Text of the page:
A  while ago I migrated my /home LVM volume to the new (experimental) btrfs in order to take advantage of snapshots for backup. Despite my overall satisfaction with btrfs in terms of usability and features, it turned out that there is one major issue with applications making excessive use of fsync(3). The symptom of this issue is a high latency to user-actions while data is being written to disk. The impact on my system was especially high with liferea, my news feed reader. It was completely unusable while fetching data or marking a batch of items as read.

After some investigation I found eatmydata, which basically replaces all calls to fsync(3) with it's own implementation, which just returns without doing anything. On Debian, it can be installed directly from the archives:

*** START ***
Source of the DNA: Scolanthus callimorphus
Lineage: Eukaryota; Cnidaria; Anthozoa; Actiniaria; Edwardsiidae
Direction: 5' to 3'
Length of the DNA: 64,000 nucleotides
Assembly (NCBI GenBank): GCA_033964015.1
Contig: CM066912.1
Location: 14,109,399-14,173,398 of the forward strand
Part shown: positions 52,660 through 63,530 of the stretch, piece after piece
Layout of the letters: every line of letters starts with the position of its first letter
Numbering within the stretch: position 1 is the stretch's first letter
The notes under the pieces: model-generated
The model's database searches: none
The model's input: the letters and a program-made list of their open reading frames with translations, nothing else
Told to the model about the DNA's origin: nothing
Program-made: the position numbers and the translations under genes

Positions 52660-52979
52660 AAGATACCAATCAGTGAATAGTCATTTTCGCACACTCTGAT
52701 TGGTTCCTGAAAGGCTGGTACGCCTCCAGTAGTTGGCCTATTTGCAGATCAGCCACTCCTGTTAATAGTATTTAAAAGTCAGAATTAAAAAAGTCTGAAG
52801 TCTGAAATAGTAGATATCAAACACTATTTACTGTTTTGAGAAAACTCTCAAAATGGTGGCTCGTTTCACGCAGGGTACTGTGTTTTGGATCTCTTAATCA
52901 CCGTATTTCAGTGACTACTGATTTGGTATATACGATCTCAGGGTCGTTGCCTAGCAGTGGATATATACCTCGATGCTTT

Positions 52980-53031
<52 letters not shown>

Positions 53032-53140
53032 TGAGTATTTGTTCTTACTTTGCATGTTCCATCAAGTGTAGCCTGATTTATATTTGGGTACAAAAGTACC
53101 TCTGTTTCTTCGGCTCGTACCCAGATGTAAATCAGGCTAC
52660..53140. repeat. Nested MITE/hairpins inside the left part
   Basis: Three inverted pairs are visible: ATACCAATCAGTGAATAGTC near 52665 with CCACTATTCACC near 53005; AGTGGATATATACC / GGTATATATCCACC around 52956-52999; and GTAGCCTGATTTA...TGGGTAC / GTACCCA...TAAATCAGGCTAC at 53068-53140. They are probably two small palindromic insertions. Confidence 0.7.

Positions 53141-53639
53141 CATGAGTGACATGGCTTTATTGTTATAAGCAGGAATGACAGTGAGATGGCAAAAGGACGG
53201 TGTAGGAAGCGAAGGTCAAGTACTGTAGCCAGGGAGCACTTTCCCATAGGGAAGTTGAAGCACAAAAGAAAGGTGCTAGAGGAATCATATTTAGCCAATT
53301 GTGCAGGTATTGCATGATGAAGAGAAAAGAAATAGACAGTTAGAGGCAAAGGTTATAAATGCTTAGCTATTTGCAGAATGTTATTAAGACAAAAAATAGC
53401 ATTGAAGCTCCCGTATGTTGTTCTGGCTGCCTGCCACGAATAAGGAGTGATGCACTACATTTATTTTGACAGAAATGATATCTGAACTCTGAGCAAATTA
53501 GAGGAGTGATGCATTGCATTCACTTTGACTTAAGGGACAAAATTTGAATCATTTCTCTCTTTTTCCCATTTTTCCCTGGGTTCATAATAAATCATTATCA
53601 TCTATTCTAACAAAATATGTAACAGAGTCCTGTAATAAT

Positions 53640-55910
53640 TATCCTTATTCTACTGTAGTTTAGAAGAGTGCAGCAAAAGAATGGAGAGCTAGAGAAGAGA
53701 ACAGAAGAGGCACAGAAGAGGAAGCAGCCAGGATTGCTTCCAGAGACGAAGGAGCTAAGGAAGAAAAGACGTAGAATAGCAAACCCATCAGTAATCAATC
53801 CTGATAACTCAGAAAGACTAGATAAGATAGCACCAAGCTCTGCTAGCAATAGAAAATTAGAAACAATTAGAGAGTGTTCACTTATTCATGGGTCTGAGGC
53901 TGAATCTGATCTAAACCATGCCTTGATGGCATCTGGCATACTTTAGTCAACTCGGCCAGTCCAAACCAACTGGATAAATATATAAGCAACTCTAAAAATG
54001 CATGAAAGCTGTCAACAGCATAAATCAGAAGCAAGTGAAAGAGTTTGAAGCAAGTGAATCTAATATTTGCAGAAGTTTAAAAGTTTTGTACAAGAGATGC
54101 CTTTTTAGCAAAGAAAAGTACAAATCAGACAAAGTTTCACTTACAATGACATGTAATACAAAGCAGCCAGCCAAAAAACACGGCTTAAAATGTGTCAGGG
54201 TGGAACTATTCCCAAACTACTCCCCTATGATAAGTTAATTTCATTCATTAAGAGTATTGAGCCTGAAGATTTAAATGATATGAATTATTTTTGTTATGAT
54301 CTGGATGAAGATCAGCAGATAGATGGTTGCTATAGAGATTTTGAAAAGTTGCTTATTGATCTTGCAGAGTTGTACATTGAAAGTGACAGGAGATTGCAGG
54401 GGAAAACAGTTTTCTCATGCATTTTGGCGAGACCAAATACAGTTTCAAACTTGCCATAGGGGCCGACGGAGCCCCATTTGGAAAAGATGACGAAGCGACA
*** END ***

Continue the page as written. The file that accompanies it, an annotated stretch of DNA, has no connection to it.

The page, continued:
aptitude install eatmydata

It offers a small binary which can be used to bootstrap other applications to use the variant of fsync(3) provided by eatmydata instead of glibc. This is how I use it right now to start liferea:

eatmydata -- liferea

There are of course drawbacks and risks of using eatmydata. The purpose of fsync(3) is to ensure that data is safley written to a disk before going on with the work-flow inside an application. Effectively discarding those calls to fsync(3) exposes an application to potential data-loss! As liferea does not handle data for which I depend on integrity, I can cope with the risk of losing it but I would never ever use it on critical applications!